In ancient Rome, the government provided public services such as roads, schools, waste management, and plumbing that its citizens needed and demanded. National, state, and local governments in the United States do the same today - providing a range of services from highways, electricity, city water, mail delivery, and more (50 Ways Government Works for Us).
Many Americans are now debating whether the Internet, too, should be provided by the government as a public utility rather than a private service.
A public utility is a "company that supplies 'utilities' - such as natural gas, electricity, and telephone services - to consumers. It may be a private sector or state-owned business. In most cases, it is the only supplier" ("What is a Public Utility? Definition and Meaning," Market Business News, para. 4). The government's role is to ensure equitable access, fair prices, and efficient services for all.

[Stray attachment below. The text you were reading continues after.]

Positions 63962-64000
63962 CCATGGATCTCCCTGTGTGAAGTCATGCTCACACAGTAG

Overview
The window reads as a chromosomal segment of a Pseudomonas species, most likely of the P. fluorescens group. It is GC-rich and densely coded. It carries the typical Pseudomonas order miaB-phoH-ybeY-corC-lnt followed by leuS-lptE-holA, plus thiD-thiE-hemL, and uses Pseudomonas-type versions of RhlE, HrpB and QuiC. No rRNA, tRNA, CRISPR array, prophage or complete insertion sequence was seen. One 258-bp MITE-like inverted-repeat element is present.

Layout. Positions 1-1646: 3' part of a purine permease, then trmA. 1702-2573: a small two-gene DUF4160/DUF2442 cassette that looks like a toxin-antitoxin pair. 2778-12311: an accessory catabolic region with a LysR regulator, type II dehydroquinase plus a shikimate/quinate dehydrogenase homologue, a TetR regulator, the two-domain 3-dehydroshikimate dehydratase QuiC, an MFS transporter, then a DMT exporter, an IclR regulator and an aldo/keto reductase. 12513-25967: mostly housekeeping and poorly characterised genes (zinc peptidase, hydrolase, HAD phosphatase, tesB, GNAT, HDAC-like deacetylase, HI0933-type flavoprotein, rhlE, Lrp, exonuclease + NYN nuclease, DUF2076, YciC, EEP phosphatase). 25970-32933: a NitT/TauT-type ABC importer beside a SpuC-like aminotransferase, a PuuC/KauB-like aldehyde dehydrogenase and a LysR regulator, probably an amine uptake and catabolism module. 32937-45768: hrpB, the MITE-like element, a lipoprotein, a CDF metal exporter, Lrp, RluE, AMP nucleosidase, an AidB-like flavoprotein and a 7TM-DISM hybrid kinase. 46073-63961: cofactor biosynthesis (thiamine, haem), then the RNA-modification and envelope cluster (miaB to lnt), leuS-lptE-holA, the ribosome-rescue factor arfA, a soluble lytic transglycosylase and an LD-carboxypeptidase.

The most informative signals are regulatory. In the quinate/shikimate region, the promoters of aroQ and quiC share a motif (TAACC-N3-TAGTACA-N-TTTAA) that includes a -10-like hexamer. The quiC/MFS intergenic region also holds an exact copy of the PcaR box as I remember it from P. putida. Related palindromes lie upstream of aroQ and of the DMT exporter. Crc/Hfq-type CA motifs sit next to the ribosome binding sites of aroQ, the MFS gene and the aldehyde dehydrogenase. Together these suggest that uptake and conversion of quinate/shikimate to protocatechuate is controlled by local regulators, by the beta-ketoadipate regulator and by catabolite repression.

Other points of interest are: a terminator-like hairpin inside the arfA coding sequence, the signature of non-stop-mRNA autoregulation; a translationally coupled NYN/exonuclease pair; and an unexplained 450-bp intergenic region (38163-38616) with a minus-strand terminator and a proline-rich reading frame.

Yet, none of these conditions are in place for many Americans when it comes to the Internet. 2019 data from Microsoft indicates that some 162 million Americans lack access to Internet broadband services, especially in rural regions and Native American tribal areas. Additionally, millions of people who have access do not subscribe to broadband services often because it is too expensive given their individual and family budgets.
Below are two articles arguing for and against making the Internet a public utility:
Do you favor having national, state, or local government provide Internet? Or, private companies regulated by government agencies provide Internet? Or, private companies who engage in direct competition provide Internet?
How should Internet services be provided so that more people have greater access at fair prices?